22

I have read Django - CSRF verification failed and several questions (and answers) related to django and POST method. One of the best-but-not-working-for-me answer is https://stackoverflow.com/a/4707639/755319

All of the approved answers suggest at least 3 things:

  1. Use RequestContext as the third parameter of render_to_response_call
  2. Add {% csrf_token %} in every form with POST method
  3. Check the MIDDLEWARE_CLASSES in settings.py

I've done exactly as suggested, but the error still appeared. I use django 1.3.1 (from ubuntu 12.04 repository) and python 2.7 (default from ubuntu)

This is my View:

# Create your views here.
from django.template import RequestContext
from django.http import HttpResponse
from django.shortcuts import render_to_response
from models import BookModel

def index(request):
    return HttpResponse('Welcome to the library')

def search_form(request):
    return render_to_response('library/search_form.html')

def search(request):
    if request.method=='POST':
        if 'q' in request.POST:
            q=request.POST['q']
            bookModel = BookModel.objects.filter(title__icontains=q)
            result = {'books' : bookModel,}
            return render_to_response('library/search.html', result, context_instance=RequestContext(request))
        else:
            return search_form(request)
    else:
        return search_form(request)

and this is my template (search_form.html):

{% extends "base.html" %}
{% block content %}
<form action="/library/search/" method="post">
    {% csrf_token %} 
    <input type="text" name="q">
    <input type="submit" value="Search">
</form>
{% endblock %}

I've restarted the server, but the 403 forbidden error is still there, telling that CSRF verification failed.

I've 2 questions:

  1. How to fix this error?
  2. Why is it so hard to make a "POST" in django, I mean is there any specific reason to make it so verbose (I come from PHP, and never found such a problem before)?

9 Answers 9

20

I maybe wrong however I found the above solutions rather complex.

what worked for me was simply including my csrf token into my post request.

$.ajax({
    type: "POST",
    url: "/reports/",
    data: { csrfmiddlewaretoken: "{{ csrf_token }}",   // < here 
            state:"inactive" 
          },
    success: function() {
        alert("pocohuntus")
        console.log("prototype")
    }
})
0
13

This answer is for people that may encounter this same problem in the future.

The CSRF {{csrf_token}} template tag that is required for forms in Django prevent against Cross Site Request Forgeries. CSRF makes it possible for a malicious site that has been visited by a client's browser to make requests to your own server. Hence the csrf_token provided by django makes it simple for your django server and site to be protected against this type of malicious attack. If your form is not protected by csrf_token, django returns a 403 forbidden page. This is a form of protection for your website especially when the token wasn't left out intentionally.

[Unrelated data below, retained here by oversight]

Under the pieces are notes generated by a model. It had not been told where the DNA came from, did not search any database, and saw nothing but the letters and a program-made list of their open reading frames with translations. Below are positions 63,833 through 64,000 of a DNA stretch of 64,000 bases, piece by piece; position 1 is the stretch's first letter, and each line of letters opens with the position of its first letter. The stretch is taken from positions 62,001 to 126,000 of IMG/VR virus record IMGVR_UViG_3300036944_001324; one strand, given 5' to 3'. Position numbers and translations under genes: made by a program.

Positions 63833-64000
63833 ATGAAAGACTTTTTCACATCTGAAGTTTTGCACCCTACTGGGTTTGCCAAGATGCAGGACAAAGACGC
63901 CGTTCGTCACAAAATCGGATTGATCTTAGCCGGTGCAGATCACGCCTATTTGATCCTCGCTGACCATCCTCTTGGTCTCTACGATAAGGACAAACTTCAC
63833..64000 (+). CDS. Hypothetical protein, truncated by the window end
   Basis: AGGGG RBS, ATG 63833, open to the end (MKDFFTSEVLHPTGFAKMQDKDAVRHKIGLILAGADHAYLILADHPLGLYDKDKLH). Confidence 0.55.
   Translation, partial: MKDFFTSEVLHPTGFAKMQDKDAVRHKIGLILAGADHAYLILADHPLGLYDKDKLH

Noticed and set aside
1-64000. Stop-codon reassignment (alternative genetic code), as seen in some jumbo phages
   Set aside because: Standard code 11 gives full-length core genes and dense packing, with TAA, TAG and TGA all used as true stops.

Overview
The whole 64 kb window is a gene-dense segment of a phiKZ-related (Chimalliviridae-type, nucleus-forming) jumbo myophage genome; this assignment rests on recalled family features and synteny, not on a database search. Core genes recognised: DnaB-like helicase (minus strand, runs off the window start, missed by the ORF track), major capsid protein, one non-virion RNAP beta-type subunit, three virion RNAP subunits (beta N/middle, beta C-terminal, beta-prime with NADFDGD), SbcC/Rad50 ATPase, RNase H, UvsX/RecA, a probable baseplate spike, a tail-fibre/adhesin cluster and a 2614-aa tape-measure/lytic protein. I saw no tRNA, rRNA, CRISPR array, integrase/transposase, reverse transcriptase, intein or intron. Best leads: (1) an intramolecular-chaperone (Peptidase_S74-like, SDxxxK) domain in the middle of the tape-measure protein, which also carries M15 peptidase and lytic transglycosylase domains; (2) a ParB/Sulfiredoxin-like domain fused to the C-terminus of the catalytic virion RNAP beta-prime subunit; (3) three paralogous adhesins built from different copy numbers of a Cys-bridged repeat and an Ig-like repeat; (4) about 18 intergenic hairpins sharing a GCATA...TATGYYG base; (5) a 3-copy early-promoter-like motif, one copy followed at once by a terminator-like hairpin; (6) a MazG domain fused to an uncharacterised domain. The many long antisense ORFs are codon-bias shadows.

But there are scenarios where a django site would not want to protect its forms using the csrf_token. For instance, I developed a USSD application and a view function is required to receive a POST request from the USSD API. We should note that the POST request was not from a form on the client hence the risk of CSRF impossible, since a malicious site cannot submit requests. The POST request is received when a user dials a USSD code and not when a form is submitted.

In other words, there are situations where a function will need to get a POST request and there would not be the need of {{csrf_token}}.

Django provides us with a decorator @csrf_exempt. This decorator marks a view as being exempt from the protection ensured by the middleware.

from django.views.decorators.csrf import csrf_exempt
from django.http import HttpResponse

@csrf_exempt
def my_view(request):
    return HttpResponse('Hello world')

Django also provides another decorator that performs the same function with {{csrf_token}}, but it doesn't reject incoming request. This decorator is @requires_csrf_token. For instance:

@requires_csrf_token
def my_view(request):
    c = {}
    # ...
    return render(request, "a_template.html", c)

The last decorator that will be mentioned in this post does exactly the same thing as {{csrf_token}} and it is called @csrf_protect. However, the use of this decorator by itself is not best practice because you might forget to add it to your views. For instance:

@csrf_protect
def my_view(request):
    c = {}
    # ...
    return render(request, "a_template.html", c)

Below are some links that will guide and explain better.

https://docs.djangoproject.com/en/1.7/ref/contrib/csrf/#module-django.views.decorators.csrf

https://docs.djangoproject.com/en/1.7/ref/contrib/csrf/

http://www.squarefree.com/securitytips/web-developers.html#CSRF

5

The easiest way to avoid such problems is to use the render shortcut.